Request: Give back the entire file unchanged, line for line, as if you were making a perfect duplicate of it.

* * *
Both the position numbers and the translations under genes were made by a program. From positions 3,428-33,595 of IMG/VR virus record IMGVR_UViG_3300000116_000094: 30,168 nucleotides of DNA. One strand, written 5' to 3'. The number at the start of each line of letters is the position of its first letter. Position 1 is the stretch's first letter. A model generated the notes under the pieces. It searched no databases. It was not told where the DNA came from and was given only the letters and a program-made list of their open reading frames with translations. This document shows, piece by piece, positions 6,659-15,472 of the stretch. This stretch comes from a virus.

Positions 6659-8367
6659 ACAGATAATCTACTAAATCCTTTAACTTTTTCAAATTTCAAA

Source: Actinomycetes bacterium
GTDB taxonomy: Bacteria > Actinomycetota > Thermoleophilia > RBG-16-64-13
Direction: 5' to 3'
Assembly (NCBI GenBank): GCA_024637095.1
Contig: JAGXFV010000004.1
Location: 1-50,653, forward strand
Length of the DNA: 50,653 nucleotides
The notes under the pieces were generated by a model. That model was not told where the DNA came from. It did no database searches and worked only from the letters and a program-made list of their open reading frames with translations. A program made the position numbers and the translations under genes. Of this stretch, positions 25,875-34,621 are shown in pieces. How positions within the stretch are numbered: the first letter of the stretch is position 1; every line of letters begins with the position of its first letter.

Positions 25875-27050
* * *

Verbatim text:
Both the position numbers and the translations under genes were made by a program. From positions 3,428-33,595 of IMG/VR virus record IMGVR_UViG_3300000116_000094: 30,168 nucleotides of DNA. One strand, written 5' to 3'. The number at the start of each line of letters is the position of its first letter. Position 1 is the stretch's first letter. A model generated the notes under the pieces. It searched no databases. It was not told where the DNA came from and was given only the letters and a program-made list of their open reading frames with translations. This document shows, piece by piece, positions 6,659-15,472 of the stretch. This stretch comes from a virus.

Positions 6659-8367
6659 ACAGATAATCTACTAAATCCTTTAACTTTTTCAAATTTCAAA

Source: Actinomycetes bacterium
GTDB taxonomy: Bacteria > Actinomycetota > Thermoleophilia > RBG-16-64-13
Direction: 5' to 3'
Assembly (NCBI GenBank): GCA_024637095.1
Contig: JAGXFV010000004.1
Location: 1-50,653, forward strand
Length of the DNA: 50,653 nucleotides
The notes under the pieces were generated by a model. That model was not told where the DNA came from. It did no database searches and worked only from the letters and a program-made list of their open reading frames with translations. A program made the position numbers and the translations under genes. Of this stretch, positions 25,875-34,621 are shown in pieces. How positions within the stretch are numbered: the first letter of the stretch is position 1; every line of letters begins with the position of its first letter.

Positions 25875-27050